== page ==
Willem de Kooning
(American, born the Netherlands. 1904–1997)
1952. Oil on canvas, 6' 3 7/8" x 58" (192.7 x 147.3 cm)
Willem de Kooning spent almost two years working intermittently on Woman, I, making numerous preliminary studies. He reworked the painting repeatedly, scratching the image, sanding it down, and painting over what he had worked on the day before. The hulking, wild-eyed subject draws upon an amalgam of female archetypes, from Paleolithic fertility goddesses to contemporary pin-up girls. Her stare and ferocious grin are heightened by de Kooning’s aggressive brushwork and frantic-looking paint application.
“Flesh was the reason oil paint was invented,”1 de Kooning once said. Combining voluptuousness and menace, Woman, I might reflect the age-old cultural ambivalence about reverence for and fear of the power of the feminine. Others have critiqued de Kooning’s representation of women as ugly and crude, treating the female body as an object.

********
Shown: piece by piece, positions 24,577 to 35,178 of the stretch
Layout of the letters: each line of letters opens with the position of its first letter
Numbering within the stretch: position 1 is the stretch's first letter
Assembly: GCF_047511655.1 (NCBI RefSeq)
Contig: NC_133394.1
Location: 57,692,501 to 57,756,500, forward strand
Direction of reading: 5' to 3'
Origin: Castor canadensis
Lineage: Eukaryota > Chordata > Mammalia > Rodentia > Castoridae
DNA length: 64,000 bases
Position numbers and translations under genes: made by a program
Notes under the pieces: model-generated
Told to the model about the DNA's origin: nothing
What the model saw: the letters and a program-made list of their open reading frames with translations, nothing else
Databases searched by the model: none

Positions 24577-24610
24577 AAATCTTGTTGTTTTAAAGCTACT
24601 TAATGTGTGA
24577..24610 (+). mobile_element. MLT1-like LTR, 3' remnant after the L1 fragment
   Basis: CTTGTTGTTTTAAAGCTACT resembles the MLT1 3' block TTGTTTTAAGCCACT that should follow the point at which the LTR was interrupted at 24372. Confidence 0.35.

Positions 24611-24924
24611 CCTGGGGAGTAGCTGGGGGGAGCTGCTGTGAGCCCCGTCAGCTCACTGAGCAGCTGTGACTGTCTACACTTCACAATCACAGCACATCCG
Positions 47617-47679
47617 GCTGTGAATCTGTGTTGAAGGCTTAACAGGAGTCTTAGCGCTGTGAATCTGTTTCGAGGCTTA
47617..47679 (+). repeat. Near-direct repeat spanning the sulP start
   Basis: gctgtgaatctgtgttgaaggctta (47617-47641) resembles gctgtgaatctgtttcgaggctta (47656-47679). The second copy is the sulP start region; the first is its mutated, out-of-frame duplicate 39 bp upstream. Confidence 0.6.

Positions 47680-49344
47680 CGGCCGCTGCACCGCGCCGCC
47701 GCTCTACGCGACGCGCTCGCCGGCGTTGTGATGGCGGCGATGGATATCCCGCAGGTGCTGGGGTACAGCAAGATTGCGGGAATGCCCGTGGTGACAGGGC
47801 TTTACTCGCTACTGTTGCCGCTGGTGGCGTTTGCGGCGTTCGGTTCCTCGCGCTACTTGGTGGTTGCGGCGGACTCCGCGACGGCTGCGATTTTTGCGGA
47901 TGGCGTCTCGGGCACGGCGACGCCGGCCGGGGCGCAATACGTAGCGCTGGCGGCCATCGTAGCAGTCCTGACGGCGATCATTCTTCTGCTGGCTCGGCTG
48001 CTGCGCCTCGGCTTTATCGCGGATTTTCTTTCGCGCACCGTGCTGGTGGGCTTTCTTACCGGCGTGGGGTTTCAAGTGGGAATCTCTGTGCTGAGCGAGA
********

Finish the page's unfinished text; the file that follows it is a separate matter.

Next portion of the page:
An artistic movement made up of American artists in the 1940s and 1950s, also known as the New York School, or more narrowly, action painting. Abstract Expressionism is usually characterized by large abstract painted canvases, although the movement also includes sculpture and other media.
Did You Know?
Although this painting seems raw and brutal in its handling of paint, de Kooning studied art at the Rotterdam Academy in Europe and was a master draftsman and sign painter before he turned to Abstract Expressionism.